BOI: Sonakshi, people say comedy is a genre that actresses cannot pull off. With films like Son Of Sardaar, Welcome To New York and now Happy Phirr Bhag Jayegi, do you think comic roles are being written for women? And what does it feel like to be a part of it?
SS: I enjoy it because I love to laugh and make people laugh. For me, possibly it's the best genre to be part of. It also depends on the individual. I don't find comedy as tough as I find crime. Right from the beginning of my career, even in films like Dabangg, Rowdy Rathore, Son Of Sardaar, comedy has been woven into these films. I started with films that had romance, drama, comedy, action, everything and then expanded to doing a lot more. I enjoy it, so I hope people are able to write more funny roles for women.
BOI: Does the method of acting change with the director you work with?
JS: It does. I feel that if the director has also written the script, it is easier because he has visualised everything the way he wants it. So no matter how much you say, Mudassar, what are you making me do, once he tells you, you do it. You go with the story, you have to listen to the director. You can't be stubborn and say I am not going to do this. So you do it and three months later, when you watch it and people are reacting to it, you say that I followed what he said and this is what happened.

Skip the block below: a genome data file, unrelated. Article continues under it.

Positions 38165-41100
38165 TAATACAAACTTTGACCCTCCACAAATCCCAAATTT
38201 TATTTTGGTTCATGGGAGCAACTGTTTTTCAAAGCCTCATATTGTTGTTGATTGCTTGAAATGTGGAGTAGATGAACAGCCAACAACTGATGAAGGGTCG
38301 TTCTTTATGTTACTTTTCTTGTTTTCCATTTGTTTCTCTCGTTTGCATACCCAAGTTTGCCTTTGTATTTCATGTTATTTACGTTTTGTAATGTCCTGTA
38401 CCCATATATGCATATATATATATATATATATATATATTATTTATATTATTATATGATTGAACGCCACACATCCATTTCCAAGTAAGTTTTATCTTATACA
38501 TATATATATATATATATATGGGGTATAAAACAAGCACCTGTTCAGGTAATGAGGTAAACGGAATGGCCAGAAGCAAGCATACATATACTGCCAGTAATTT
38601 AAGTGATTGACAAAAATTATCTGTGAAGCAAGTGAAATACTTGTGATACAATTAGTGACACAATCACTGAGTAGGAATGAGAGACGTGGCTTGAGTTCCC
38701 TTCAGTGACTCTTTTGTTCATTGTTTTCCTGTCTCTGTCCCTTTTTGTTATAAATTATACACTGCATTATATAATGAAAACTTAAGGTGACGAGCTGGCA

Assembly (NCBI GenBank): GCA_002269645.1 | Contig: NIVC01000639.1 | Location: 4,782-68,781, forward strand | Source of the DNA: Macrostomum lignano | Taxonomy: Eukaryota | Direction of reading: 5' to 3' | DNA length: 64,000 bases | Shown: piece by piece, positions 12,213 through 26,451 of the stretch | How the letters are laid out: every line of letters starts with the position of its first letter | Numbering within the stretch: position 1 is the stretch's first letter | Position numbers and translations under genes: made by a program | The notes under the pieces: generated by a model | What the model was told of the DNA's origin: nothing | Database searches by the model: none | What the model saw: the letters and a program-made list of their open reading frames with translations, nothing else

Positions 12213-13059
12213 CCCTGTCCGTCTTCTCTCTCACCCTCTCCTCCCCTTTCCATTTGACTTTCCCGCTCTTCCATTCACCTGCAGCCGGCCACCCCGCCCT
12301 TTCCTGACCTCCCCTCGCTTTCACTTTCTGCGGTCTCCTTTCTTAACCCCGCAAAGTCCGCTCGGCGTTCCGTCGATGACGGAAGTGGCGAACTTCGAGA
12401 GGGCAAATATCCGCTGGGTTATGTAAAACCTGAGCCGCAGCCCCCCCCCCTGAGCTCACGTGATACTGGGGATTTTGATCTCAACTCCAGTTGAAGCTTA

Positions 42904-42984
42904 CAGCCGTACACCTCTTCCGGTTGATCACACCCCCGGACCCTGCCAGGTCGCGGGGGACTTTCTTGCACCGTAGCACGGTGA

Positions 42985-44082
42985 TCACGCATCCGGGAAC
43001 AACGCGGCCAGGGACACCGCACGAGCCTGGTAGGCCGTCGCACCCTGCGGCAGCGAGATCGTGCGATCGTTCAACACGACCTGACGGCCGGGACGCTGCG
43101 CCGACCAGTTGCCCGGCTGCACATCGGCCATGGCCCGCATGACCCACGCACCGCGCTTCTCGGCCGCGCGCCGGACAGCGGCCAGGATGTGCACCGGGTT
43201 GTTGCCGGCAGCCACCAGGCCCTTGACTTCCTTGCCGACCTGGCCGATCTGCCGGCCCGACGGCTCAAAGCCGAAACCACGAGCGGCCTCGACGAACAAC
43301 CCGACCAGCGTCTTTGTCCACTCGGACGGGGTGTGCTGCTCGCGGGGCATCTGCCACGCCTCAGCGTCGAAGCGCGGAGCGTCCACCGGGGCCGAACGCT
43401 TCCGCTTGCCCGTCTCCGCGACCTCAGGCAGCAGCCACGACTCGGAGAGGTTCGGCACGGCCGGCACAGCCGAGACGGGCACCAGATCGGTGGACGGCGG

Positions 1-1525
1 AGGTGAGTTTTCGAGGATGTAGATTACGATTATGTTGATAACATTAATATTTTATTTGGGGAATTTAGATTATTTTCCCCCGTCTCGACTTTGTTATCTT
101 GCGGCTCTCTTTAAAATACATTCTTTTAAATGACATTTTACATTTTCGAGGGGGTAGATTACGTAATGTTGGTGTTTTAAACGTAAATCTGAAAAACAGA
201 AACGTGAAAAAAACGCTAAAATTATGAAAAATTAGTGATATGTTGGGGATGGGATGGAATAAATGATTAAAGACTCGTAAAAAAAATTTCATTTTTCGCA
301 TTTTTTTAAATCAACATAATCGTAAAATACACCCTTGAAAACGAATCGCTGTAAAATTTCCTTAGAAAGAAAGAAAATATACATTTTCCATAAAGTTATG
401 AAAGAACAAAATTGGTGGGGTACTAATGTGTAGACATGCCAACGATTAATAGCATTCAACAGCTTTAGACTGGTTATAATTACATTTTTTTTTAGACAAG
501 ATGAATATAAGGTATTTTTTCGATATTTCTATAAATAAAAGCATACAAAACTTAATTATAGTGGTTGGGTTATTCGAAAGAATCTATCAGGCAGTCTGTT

SS: It is the same for me too. My method is that I have no method. I reach the set and I ask, aaj kya kar rahe hain. That is when I get my lines and my scene. That is when I switch on, basically. It is very important for me to understand what the director's vision is as that is what we as actors are trying to execute.
BOI: Do the box office numbers of your previous films affect your subsequent film choices?
SS: Everybody who is involved with a film – whether it is a technician, a director, a producer, the actors – wants a film to do well. Nobody wants to make a flop film. Today, the benchmark of a good film is not how much it made. There are a lot of amazing, beautiful and meaningful films that get out of theatres in 3-4 days because they are not making good numbers while the biggest films, whose quality may not be up to the mark, are raking in huge numbers.
JS: Also, there is a huge difference between a film being genuinely good and its circulation on social media as a brilliant film or a masterpiece or the best film of 2018.